Background We previously validated in European patients with NSCLC treated with programmed death-1 (PD-1) checkpoint inhibitors the cumulative detrimental effect of concomitant medications. Materials and methods We evaluated the prognostic ability of a “drug score” computed on the basis of baseline corticosteroids, proton pump inhibitors, and antibiotics, in an independent cohort of Japanese patients with advanced NSCLC treated with PD-1 monotherapy. Subsequently, we assessed the impact of baseline probiotics on the score's diagnostic ability and their interaction with antibiotics in influencing survival. Results Among the 293 eligible patients, good (19.5 months), intermediate (13.4 months), and poor (3.7 months) risk groups displayed a significantly different overall survival (OS) (log-rank test for trend: p = 0.016), but with a limited diagnostic ability (C-index: 0.57, 95%CI: 0.53–0.61), while no significant impact on progression-free survival (PFS) was reported (log-rank test for trend: p = 0.080; C-index: 0.55, 95%CI: 0.52–0.58). Considering the impact of the probiotics∗antibiotics interaction (p-value 0.0510) on OS, we implemented the drug score by assigning 0 points to concomitant antibiotics and probiotics. With the adapted drug score good, intermediate, and poor risk patients achieved a median OS of 19.6 months, 13.1 months, and 3.7 months, respectively, with a similar diagnostic ability (log-rank test for trend: p = 0.006; C-index: 0.58, 95%CI: 0.54–0.61). However, the diagnostic ability for PFS of the adapted score was improved (log-rank test for trend: p = 0.034; C-index: 0.62, 95%CI: 0.54–0.69). Conclusions Although we failed to validate the drug score in this independent Japanese cohort, we showed that probiotics may have an antibiotic-dependent impact on its prognostic value. Further investigation looking at the effect of concomitant medications and probiotics across cohorts of different ethnicities is warranted.

Antibiotic-dependent effect of probiotics in patients with non-small cell lung cancer treated with PD-1 checkpoint blockade / Takada, Kazuki; Buti, Sebastiano; Bersanelli, Melissa; Shimokawa, Mototsugu; Takamori, Shinkichi; Matsubara, Taichi; Takenaka, Tomoyoshi; Okamoto, Tatsuro; Hamatake, Motoharu; Tsuchiya-Kawano, Yuko; Otsubo, Kohei; Nakanishi, Yoichi; Okamoto, Isamu; Pinato, David J.; Cortellini, Alessio; Yoshizumi, Tomoharu. - In: EUROPEAN JOURNAL OF CANCER. - ISSN 0959-8049. - 172:(2022), pp. 199-208. [10.1016/j.ejca.2022.06.002]

Antibiotic-dependent effect of probiotics in patients with non-small cell lung cancer treated with PD-1 checkpoint blockade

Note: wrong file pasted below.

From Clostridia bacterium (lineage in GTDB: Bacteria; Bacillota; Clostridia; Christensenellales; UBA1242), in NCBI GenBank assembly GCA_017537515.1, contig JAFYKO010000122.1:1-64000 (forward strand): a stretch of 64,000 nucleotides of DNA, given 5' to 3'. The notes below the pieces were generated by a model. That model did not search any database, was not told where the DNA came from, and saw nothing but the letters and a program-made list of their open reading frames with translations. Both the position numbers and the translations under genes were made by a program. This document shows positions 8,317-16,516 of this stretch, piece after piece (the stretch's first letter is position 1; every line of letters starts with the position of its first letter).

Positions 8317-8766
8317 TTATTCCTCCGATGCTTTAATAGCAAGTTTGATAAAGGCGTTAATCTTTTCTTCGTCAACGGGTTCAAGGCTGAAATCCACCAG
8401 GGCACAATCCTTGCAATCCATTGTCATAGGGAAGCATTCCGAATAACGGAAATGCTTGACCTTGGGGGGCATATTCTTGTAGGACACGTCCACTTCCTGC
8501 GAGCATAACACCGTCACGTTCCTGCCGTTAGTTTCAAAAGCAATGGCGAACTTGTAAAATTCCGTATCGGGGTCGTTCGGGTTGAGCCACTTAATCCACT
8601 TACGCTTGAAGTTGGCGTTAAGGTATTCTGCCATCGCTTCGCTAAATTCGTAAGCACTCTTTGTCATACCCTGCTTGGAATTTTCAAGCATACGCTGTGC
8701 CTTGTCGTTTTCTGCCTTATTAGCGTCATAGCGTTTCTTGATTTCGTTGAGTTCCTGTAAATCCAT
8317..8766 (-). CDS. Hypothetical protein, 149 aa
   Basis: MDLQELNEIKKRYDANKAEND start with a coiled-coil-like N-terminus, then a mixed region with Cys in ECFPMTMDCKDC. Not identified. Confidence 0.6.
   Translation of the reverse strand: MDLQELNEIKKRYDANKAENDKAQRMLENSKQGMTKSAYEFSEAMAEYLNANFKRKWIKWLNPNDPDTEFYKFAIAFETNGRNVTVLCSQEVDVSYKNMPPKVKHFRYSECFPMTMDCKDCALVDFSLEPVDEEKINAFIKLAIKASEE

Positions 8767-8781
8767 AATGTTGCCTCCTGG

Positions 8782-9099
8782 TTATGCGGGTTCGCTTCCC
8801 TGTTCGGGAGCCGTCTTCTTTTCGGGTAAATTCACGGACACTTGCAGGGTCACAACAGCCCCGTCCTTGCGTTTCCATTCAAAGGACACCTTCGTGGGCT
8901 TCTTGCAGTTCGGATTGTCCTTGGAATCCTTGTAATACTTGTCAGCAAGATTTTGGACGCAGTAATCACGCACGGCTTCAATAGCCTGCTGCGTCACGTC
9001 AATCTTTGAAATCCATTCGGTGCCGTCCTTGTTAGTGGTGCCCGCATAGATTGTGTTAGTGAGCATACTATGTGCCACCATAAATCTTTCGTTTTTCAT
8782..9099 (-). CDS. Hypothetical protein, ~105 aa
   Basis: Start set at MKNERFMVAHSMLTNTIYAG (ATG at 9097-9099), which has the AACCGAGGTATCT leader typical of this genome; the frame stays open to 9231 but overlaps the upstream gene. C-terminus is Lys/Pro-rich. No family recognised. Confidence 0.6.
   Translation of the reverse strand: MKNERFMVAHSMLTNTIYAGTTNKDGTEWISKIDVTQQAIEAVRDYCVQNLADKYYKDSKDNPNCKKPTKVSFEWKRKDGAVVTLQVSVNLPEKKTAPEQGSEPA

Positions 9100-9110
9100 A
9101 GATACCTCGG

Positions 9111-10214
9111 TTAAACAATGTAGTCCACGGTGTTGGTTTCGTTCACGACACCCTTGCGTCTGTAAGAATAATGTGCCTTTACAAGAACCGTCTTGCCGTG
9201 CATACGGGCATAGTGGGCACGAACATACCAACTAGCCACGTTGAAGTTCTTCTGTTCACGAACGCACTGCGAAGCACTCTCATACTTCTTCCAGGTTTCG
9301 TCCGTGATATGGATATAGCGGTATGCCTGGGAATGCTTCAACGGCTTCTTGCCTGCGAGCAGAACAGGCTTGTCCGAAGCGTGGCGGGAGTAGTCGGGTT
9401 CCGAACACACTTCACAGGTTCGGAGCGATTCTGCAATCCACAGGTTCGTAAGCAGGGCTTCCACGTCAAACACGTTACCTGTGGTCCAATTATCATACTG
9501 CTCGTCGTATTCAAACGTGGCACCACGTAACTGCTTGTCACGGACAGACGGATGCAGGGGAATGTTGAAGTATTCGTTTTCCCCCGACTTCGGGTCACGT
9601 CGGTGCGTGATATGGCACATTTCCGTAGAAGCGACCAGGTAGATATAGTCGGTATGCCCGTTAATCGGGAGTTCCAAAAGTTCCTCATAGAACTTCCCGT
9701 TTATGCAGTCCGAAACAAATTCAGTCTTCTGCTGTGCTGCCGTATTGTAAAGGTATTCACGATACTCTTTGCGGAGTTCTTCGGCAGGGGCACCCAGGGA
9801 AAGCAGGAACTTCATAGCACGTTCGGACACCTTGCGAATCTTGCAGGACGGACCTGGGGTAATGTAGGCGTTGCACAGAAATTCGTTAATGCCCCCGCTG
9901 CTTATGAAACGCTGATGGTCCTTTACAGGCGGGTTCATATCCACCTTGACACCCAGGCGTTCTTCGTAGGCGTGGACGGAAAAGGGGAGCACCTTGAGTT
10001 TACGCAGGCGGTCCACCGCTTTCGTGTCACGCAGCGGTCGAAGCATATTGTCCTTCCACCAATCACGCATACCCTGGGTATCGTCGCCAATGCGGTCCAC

Buti, Sebastiano;Bersanelli, Melissa;
2022

Abstract

Background We previously validated in European patients with NSCLC treated with programmed death-1 (PD-1) checkpoint inhibitors the cumulative detrimental effect of concomitant medications. Materials and methods We evaluated the prognostic ability of a “drug score” computed on the basis of baseline corticosteroids, proton pump inhibitors, and antibiotics, in an independent cohort of Japanese patients with advanced NSCLC treated with PD-1 monotherapy. Subsequently, we assessed the impact of baseline probiotics on the score's diagnostic ability and their interaction with antibiotics in influencing survival. Results Among the 293 eligible patients, good (19.5 months), intermediate (13.4 months), and poor (3.7 months) risk groups displayed a significantly different overall survival (OS) (log-rank test for trend: p = 0.016), but with a limited diagnostic ability (C-index: 0.57, 95%CI: 0.53–0.61), while no significant impact on progression-free survival (PFS) was reported (log-rank test for trend: p = 0.080; C-index: 0.55, 95%CI: 0.52–0.58). Considering the impact of the probiotics∗antibiotics interaction (p-value 0.0510) on OS, we implemented the drug score by assigning 0 points to concomitant antibiotics and probiotics. With the adapted drug score good, intermediate, and poor risk patients achieved a median OS of 19.6 months, 13.1 months, and 3.7 months, respectively, with a similar diagnostic ability (log-rank test for trend: p = 0.006; C-index: 0.58, 95%CI: 0.54–0.61). However, the diagnostic ability for PFS of the adapted score was improved (log-rank test for trend: p = 0.034; C-index: 0.62, 95%CI: 0.54–0.69). Conclusions Although we failed to validate the drug score in this independent Japanese cohort, we showed that probiotics may have an antibiotic-dependent impact on its prognostic value. Further investigation looking at the effect of concomitant medications and probiotics across cohorts of different ethnicities is warranted.
Antibiotic-dependent effect of probiotics in patients with non-small cell lung cancer treated with PD-1 checkpoint blockade / Takada, Kazuki; Buti, Sebastiano; Bersanelli, Melissa; Shimokawa, Mototsugu; Takamori, Shinkichi; Matsubara, Taichi; Takenaka, Tomoyoshi; Okamoto, Tatsuro; Hamatake, Motoharu; Tsuchiya-Kawano, Yuko; Otsubo, Kohei; Nakanishi, Yoichi; Okamoto, Isamu; Pinato, David J.; Cortellini, Alessio; Yoshizumi, Tomoharu. - In: EUROPEAN JOURNAL OF CANCER. - ISSN 0959-8049. - 172:(2022), pp. 199-208. [10.1016/j.ejca.2022.06.002]
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Utilizza questo identificativo per citare o creare un link a questo documento: https://hdl.handle.net/11381/2926192
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